Liston, however, was not a popular champion and was disappointed that on his return to his hometown of Philadelphia, the fans did not show up at the airport to cheer his success. Jerry Spinelli, the author of the children's novel Stargirl, included him in its dedication because its titular character has an analogous experience.

Patterson and Liston signed for a rematch, held on the evening of July 22, 1963, in Las Vegas, Nevada. This fight lasted two seconds longer than their first fight, with Liston once again knocking out Patterson in the first round.

Liston versus Ali

Liston did not box again that year, and in 1964, he met a young contender named Cassius Clay on the evening of February 25 in Miami, Florida. Liston lost his title when he quit in his corner before the start of the seventh round, claiming he had hurt his shoulder. Some believed the fight was fixed, and doubt whether Liston's shoulder injury was real.

 

On May 25, 1965, Liston would encounter Clay again, now known as Muhammad Ali. The bout was originally scheduled for Boston, Massachusetts, but Ali, a week before the fight, was hospitalized with a hernia. The rescheduled match was in the small town of Lewiston, Maine.

Less than two minutes into the fight, it was over. While he was pulling away from Liston, Ali hit Liston with a soft punch and Liston, who had never been knocked off his feet, went down. In the total shambles that followed, referee Jersey Joe Walcott never counted over Liston and never made Ali go to a neutral corner as Ali yelled hysterically at Liston. The photograph of the conclusion of this fight is one of the most heavily promoted photos in the history of the media, and was even chosen as the cover of the Sports Illustrated special issue, "The Century's Greatest Sports Photos".

George Chuvalo, who sat in the fourth row at ringside and later fought Ali twice, commented, "It was a phoney." Floyd Patterson also said he did not believe the fight was on the level, as did former heavyweight champions Jack Dempsey, Gene Tunney, and Joe Louis. [2]

Subsequent fights

After the second loss to Ali, Liston took a year off from boxing, returning in 1966 and 1967, winning four consecutive bouts in Sweden, co-promoted by Ingemar Johansson. These knockout victories included one over Amos Johnson, who had recently defeated Henry Cooper. In 1968, he won seven fights, all by knockout, including one in Mexico. During that year, he stopped the young prospect Henry Clark (seven rounds), who was ranked No. 5 at the time. This bout was broadcasted on ABC's "Wide World Of Sports" and was America's first look at Liston since the Ali rematch.

In 1969, Liston had three wins and one loss. Among his wins was a 10-round decision over Billy Joiner in St. Louis. But, in December, Liston lost by a knockout in nine rounds to Leotis Martin in Las Vegas after dominating the majority of the fight. Martin's career ended after the fight because of a detached retina, but Liston went on to win his final fight by technical knockout, against Chuck Wepner in June 1970.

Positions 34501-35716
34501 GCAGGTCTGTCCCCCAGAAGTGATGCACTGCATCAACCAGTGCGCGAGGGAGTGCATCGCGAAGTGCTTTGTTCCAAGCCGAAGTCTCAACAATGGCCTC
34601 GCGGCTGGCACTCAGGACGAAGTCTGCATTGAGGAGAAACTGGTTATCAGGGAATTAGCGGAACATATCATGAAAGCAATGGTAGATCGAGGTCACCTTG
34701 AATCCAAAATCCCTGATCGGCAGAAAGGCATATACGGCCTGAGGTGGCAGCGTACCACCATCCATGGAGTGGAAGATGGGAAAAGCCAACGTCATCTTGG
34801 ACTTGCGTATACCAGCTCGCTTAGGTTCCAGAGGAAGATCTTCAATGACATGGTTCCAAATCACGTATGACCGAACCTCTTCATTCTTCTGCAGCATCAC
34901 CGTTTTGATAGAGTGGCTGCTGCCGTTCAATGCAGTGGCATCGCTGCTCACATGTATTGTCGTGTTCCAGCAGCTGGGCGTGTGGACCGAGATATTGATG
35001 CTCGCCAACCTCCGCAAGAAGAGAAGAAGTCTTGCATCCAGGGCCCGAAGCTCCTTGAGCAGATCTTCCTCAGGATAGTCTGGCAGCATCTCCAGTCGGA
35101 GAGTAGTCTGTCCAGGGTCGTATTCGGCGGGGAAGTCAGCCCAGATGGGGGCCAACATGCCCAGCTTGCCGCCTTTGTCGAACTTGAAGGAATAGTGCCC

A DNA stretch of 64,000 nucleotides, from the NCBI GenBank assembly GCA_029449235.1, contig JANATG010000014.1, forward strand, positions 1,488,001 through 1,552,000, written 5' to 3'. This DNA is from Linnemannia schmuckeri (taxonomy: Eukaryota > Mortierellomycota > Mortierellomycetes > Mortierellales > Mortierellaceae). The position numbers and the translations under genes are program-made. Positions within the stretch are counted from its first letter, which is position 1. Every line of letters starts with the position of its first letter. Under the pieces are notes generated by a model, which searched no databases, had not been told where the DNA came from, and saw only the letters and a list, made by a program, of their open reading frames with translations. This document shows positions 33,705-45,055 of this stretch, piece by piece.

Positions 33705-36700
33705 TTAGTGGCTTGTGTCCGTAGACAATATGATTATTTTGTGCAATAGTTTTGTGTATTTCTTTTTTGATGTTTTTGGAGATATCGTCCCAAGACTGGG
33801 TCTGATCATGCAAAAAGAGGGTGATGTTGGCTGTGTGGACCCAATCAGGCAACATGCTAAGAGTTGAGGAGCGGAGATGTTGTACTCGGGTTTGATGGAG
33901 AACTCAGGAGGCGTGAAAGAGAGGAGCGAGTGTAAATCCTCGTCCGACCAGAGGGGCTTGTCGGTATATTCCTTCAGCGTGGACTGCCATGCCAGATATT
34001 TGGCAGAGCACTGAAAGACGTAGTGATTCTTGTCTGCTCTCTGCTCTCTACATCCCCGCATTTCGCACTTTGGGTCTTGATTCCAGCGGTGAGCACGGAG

Death

Liston was negotiating to fight George Chuvalo in Pittsburgh, when on January 5, 1971 he was found dead by his wife in their Las Vegas home.[4] The time of death has been placed as six to eight days prior to that, and several sources list December 30, 1970 as his date of passing. He was supposedly 38 years old, although most experts believe Liston's true age at the time of his death was actually 41 or 42. Following an investigation, Las Vegas police concluded that there were no signs of foul play. Many, however, believed that the police investigation was a coverup.[2]

The cause of Liston's death remains a mystery. The police declared it a heroin overdose, yet Liston was known to have a phobia regarding needles. After winning the title, Liston at first refused to go on an exhibition tour of Europe when he was told he would have to get shots before he could travel overseas.

Liston's wife also reported that her husband would refuse basic medical care for common colds because of his dislike of needles. This, coupled with the fact that Liston was never known to be a substance abuser (besides heavy drinking), prompted rumors that he could have been murdered by some of his underworld contacts. For some, the cause of Liston's death remains unresolved. [2]

As documented on the show Unsolved Mysteries, authorities found a puncture wound on Liston's right arm, a syringe near his body, and small bags of heroin inside his kitchen. Authorities thus ruled Liston's death a heroin overdose, although an autopsy showed only minute morphine and codeine levels in Liston's body; too small for an apparent overdose.